Ernie Banks remembered

Nobody represented his city or team more joyously, or admirably, than Mr. Cub.

Michael Wilbon on Ernie Banks

Last night, we lost a baseball legend and a Chicago hero, Ernie Banks. He was 83.

Affectionately called “Mr. Cub”, no one could say it better than Wilbon up above. He continued to write that in an era of iconic Chicago athletes in the 60s and 70s, “Banks would have sat at the head of the table.”

For my 20-something generation, we have to take numerous accounts like these of Banks’ impact as a player and in the city of Chicago during his playing career. The breadth of tributes from sportswriters and former teammates alike sound just like this. I even have a first-hand source myself who can back them all up: my dad.

He’s the biggest Cubs fan I know and was devastated at the news of his childhood hero. We reminisced through amazing statistics, dad’s personal stories of getting his autograph, and browsed through a lot of the photos seen up above in the gallery.

One main takeaway after our talks and being immersed in the coverage: Ernie Banks lived with the most positive, happiest spirit that anyone could recall. His famous saying, “It’s a great day for a ballgame. Let’s play two!” was said during a 105-degree summer day at the ‘Friendly Confines’ of Wrigley Field (a phrase Banks also coined and lasts today.)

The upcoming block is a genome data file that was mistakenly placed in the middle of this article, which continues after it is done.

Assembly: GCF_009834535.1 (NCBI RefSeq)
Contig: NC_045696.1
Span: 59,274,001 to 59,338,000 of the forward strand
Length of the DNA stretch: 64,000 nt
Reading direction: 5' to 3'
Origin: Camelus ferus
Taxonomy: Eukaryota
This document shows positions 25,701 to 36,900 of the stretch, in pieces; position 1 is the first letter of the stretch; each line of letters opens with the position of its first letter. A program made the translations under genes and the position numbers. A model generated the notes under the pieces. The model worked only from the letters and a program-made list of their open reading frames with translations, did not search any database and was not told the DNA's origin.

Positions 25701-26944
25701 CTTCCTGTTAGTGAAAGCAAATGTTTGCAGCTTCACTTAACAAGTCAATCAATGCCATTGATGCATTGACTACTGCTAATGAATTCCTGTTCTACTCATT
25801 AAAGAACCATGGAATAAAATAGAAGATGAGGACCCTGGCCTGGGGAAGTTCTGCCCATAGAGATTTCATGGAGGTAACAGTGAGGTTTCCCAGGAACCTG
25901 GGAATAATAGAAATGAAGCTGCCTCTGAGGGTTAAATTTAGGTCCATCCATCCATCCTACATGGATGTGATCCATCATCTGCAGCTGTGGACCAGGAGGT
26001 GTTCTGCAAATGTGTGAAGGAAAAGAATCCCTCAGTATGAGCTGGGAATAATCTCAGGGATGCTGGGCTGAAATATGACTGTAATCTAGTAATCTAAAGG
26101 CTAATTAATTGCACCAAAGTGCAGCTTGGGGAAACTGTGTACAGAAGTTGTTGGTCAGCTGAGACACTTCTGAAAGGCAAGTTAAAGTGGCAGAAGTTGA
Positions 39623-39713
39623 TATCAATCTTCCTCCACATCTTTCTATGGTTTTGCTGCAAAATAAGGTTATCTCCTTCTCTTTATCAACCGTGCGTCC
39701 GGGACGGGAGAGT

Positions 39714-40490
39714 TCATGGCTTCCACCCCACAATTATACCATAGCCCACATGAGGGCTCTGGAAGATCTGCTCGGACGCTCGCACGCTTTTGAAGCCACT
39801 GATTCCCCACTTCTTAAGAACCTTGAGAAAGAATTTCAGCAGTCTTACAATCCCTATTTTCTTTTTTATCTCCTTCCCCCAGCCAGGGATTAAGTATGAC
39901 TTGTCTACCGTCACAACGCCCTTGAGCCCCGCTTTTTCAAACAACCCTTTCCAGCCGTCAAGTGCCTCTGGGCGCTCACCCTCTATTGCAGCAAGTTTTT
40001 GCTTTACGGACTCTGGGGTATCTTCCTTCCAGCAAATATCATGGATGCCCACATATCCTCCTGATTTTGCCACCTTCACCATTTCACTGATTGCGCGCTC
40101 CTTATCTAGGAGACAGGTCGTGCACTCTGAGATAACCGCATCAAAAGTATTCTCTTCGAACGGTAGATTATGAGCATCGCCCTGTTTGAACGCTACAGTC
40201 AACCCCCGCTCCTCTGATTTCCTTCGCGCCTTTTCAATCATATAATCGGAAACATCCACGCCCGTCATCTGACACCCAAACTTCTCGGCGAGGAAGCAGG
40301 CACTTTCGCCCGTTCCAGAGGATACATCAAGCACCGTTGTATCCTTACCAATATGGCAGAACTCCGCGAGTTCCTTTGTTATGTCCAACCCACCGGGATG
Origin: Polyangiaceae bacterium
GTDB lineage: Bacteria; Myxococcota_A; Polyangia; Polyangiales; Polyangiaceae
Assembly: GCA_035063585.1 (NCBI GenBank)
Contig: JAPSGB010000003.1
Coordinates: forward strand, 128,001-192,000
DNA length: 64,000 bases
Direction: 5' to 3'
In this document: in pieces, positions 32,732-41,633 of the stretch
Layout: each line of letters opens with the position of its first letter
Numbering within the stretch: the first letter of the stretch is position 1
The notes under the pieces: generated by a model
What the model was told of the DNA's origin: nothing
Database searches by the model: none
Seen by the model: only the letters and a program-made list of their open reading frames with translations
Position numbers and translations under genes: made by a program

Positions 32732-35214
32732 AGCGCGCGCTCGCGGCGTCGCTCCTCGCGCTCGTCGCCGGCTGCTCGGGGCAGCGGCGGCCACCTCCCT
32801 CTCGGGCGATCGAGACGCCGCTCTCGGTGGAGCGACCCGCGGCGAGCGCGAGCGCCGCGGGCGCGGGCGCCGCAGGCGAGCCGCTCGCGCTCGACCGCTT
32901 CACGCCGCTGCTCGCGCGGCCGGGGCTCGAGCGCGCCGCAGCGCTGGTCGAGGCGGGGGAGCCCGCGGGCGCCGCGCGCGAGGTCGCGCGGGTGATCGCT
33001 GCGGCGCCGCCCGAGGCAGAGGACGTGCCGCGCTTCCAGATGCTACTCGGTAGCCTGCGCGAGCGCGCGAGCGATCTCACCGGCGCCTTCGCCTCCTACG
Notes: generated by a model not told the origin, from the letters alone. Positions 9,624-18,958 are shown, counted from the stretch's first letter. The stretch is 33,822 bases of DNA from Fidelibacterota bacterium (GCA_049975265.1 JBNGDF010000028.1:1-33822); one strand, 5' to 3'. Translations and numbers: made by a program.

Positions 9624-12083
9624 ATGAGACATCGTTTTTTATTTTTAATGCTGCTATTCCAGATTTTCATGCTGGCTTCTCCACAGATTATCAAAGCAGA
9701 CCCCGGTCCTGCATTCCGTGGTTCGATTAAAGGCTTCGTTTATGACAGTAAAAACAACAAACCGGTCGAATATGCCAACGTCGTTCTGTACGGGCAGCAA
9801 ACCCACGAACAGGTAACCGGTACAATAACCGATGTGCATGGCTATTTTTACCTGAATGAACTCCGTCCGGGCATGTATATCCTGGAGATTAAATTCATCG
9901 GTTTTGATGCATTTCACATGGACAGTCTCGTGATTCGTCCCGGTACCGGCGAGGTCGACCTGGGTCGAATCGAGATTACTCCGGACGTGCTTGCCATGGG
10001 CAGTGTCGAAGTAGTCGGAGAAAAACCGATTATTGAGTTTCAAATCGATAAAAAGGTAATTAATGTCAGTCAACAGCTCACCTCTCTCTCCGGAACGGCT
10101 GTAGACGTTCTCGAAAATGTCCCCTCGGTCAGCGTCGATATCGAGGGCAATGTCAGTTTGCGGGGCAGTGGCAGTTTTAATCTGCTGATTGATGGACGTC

Let’s play two! It means so much.

As we reflect on Mr. Cub’s hall-of-fame playing career, his impact in Chicago and around the world as the first African-American to play for the Cubs, we can also emulate our own life and mentality in alignment with the way Banks has lived. “Let’s play two!”


One of the most heartbreaking anecdotes from Ernie Banks’ passing is what he planned to do when the Cubs eventually do win a World Series. Via the conclusion of the aforementioned article by Wilbon:

Ernie always said when the Cubs finally won a World Series — it’s 106 years and counting — he wanted to go to Wrigley Field one night and just stand there alone, in the dark, and soak it all in. So you know what we’re thinking, all the little kids who are beyond 50 now and who watched Banks play all those years ago. Maybe this will be the Cubs’ time. They’ll wear his No. 14 on their jerseys this season and feel about the Cubbies the way he did, which is to say inspired and joyous and ready every single day to play two.

Hopefully the Cubs can win it for Ernie… and Ronnie, Harry, Jack, and all of the Cubs legends who passed through Wrigley Field at one time or another. This is the year?! It’d be even more of an amazing Hollywood story than Back to the Future could have ever predicted.

R.I.P. "Mr. Cub" Ernie Banks
R.I.P. “Mr. Cub” Ernie Banks